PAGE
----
Respect: The secret sauce to any successful and happy relationship is respect. When kids, however small or big, know that their parents respect their choices, preferences, and paths, they become more confident, secure, and happy human beings. They are trying to make their place in this world with their own uniqueness and as parents, we need to respect them and their choices. Respect among family members, peers, and clients, and their ideas and opinions add a pleasant dimension to our experiences in the workplace and beyond going a long way in building valuable connections. 

Curiosity: A child possesses an innate curiosity to learn through careful observation and exploration. Infants start exploring their bodies, and toddlers and children run around, touching, and feeling everything around them. They are learning, absorbing, and interacting with their environment through this active sensory exploration.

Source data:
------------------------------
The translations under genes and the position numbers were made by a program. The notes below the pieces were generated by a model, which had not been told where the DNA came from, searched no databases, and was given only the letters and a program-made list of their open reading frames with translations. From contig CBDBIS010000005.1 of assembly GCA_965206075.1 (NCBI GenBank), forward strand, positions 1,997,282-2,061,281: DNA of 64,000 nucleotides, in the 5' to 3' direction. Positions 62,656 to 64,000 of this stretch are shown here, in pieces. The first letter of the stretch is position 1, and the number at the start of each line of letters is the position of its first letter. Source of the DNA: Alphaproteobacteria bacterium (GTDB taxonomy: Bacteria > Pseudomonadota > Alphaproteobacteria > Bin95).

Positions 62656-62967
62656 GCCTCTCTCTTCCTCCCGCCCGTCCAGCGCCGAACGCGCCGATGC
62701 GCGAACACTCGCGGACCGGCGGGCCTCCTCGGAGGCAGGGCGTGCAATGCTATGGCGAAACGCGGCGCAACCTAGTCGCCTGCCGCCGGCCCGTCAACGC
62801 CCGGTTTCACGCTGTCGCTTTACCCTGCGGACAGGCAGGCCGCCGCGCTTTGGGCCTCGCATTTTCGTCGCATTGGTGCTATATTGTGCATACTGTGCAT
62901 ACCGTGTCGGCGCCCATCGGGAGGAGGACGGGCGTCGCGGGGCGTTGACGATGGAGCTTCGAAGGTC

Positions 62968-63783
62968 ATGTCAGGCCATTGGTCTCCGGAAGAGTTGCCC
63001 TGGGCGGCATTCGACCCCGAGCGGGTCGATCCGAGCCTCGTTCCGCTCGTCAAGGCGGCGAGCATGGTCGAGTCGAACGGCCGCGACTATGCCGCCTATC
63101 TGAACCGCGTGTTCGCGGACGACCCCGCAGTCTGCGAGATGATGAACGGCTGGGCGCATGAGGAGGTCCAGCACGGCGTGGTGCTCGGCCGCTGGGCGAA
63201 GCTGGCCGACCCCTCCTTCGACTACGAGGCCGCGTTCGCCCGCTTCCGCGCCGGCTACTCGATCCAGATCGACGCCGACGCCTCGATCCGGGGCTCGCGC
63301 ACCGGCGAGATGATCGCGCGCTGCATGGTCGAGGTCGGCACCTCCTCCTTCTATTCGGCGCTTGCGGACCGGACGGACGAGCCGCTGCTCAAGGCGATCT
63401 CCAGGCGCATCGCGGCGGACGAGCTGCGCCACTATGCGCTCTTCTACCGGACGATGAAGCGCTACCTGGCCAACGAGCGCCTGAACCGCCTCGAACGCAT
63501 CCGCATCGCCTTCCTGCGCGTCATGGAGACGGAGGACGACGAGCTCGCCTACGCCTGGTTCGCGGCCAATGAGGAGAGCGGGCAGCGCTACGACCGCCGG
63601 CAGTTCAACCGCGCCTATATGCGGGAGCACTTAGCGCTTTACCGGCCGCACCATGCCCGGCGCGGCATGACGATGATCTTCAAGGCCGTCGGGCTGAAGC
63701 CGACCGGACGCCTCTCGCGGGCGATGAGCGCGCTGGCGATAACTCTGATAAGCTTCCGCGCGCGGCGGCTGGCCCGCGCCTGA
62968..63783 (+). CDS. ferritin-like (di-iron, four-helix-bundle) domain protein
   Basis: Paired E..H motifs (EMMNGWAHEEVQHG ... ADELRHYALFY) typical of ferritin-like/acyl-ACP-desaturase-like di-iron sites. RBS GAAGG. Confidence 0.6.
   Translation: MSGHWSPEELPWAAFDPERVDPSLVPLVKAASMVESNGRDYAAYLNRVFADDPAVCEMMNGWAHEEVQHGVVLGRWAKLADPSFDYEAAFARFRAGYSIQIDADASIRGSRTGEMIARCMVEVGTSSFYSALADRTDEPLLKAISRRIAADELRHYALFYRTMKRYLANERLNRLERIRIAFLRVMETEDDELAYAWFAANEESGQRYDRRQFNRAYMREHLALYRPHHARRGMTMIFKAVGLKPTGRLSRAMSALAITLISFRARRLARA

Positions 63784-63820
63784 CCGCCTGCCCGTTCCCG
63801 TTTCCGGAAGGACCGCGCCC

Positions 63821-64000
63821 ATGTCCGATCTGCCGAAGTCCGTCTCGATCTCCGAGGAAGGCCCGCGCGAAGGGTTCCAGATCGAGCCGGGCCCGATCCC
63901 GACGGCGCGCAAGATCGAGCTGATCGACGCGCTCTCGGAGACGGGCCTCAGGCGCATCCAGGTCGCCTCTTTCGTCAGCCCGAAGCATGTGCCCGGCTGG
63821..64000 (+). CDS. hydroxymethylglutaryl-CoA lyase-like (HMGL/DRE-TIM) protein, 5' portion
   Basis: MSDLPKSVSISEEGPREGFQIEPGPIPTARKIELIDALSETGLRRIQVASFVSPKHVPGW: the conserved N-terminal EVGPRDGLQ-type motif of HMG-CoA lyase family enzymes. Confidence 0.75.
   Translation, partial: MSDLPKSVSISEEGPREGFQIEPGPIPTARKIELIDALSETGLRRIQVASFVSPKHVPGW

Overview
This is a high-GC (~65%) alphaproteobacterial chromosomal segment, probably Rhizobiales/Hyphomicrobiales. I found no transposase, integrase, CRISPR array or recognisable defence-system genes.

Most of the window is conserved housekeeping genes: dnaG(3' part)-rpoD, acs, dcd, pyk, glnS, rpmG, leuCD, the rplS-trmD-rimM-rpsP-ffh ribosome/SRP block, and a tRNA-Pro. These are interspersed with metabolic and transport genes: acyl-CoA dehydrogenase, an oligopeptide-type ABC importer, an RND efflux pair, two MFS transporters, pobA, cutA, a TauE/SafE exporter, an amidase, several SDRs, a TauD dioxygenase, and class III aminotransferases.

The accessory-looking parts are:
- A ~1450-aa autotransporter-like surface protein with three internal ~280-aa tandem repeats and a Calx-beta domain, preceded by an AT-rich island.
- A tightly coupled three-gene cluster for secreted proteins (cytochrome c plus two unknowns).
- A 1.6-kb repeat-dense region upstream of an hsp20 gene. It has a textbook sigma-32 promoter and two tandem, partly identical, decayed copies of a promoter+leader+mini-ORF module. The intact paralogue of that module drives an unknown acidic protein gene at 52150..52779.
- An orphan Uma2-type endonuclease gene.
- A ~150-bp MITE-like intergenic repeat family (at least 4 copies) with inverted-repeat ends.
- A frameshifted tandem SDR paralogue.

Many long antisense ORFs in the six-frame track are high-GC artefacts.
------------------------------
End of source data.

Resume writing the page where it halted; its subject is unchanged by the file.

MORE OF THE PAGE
The power of connections, conversations, collaborations, travel, adventure, nature trails, just soaking in the sun, and air, reading a real book and the imprint they all have in shaping us cannot be undermined. 

Being vocal: A baby’s shrill cry for milk, a toddler’s tantrum, or expressing joy by jumping around is testimony to how they communicate and express their emotions. They do this without the fear of judgment, assumptions, or consciousness. But as we grow up, we mask our opinions and ideas. Those unsaid thoughts that were right at the tip of the tongue but never uttered often bother us in retrospect. We can learn from them and keep our say on the table, that idea you are brewing up in that discussion with conviction. Express our joys and sadness on things that matter and yes, free ourselves from our own and others’ judgments.